Is this just a one-project collaboration, or do you see yourselves working together in the future?
Diplo: Snoop Lion will make 200 records. This is the first one. As long as we're alive, we're going to keep making records that are amazing, because I think people are gonna say this is a gamechanger. I already see, as the producer, people are going to be like, "Damn. He's bringing back the idea of an album." People don't think about that anymore.
And what is the status of Snoop Dogg? Is he coming back?
Snoop: You act like I'm motherfuckin' Batman and Bruce Wayne and shit! You crazy as a motherfucker. I'm still the same person, dog! It's just when I make the music that I make, when it comes to reggae music, I engulf the whole spirit of it all. It's just like when I do rap music or whatever style of music I do, I have to engulf the character I do and bring that to life. The stage that I'm at with it right now, it's just like, the Lion overrules. So it's not like you won't hear me being Snoop Dogg, but this is where I'm at. This is where I feel is best for me right now, best for us, for music in general. It's to project this.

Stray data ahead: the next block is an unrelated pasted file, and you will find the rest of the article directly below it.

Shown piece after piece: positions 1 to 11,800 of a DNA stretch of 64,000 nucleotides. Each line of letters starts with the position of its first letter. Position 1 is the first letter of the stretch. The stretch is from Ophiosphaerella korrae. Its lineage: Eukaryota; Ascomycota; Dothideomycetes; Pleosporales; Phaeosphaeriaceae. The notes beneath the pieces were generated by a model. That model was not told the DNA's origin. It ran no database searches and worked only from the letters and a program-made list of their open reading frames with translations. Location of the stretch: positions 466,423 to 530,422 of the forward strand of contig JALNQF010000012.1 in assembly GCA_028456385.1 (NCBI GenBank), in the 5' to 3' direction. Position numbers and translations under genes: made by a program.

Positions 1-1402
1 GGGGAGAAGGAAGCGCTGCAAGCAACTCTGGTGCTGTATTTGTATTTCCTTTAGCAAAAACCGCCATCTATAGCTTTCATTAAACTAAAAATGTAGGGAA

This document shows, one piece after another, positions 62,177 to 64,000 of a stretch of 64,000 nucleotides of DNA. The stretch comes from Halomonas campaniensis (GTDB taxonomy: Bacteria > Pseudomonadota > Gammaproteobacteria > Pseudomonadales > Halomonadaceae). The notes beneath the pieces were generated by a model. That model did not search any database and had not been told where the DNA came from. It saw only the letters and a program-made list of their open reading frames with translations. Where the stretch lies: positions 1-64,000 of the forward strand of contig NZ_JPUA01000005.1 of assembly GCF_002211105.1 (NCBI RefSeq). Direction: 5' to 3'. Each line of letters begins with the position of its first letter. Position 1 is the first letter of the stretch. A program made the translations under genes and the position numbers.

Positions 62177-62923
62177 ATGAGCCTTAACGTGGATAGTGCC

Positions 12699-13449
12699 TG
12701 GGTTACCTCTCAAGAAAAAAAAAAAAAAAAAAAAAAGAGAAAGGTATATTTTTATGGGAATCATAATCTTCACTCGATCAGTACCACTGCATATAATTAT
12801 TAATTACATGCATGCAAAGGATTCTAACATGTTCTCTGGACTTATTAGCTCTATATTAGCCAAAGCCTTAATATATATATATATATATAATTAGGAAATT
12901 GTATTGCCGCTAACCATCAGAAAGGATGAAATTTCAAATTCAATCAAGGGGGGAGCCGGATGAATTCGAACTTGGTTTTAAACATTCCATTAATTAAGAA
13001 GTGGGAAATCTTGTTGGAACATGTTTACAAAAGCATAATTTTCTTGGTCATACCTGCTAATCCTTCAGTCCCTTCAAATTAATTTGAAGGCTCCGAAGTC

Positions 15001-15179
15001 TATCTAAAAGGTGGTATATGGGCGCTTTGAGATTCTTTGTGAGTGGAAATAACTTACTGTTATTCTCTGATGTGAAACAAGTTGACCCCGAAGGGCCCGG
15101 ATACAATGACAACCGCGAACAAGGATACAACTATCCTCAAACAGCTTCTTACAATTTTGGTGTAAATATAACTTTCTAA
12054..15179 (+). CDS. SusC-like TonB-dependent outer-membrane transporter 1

Over the past 20 years, you've built up the Snoop Dogg brand: you've sold millions of records, done a few movies, at least one TV show. When you decided to change your name, just how high were you?
Snoop: [Laughs] Actually, I wasn't high. I was on the ground. [Raps] I was low, to the flo', like Han Solo. You doubt his hand solo, you might not see him hit you!
Diplo: That's the perfect way to end this.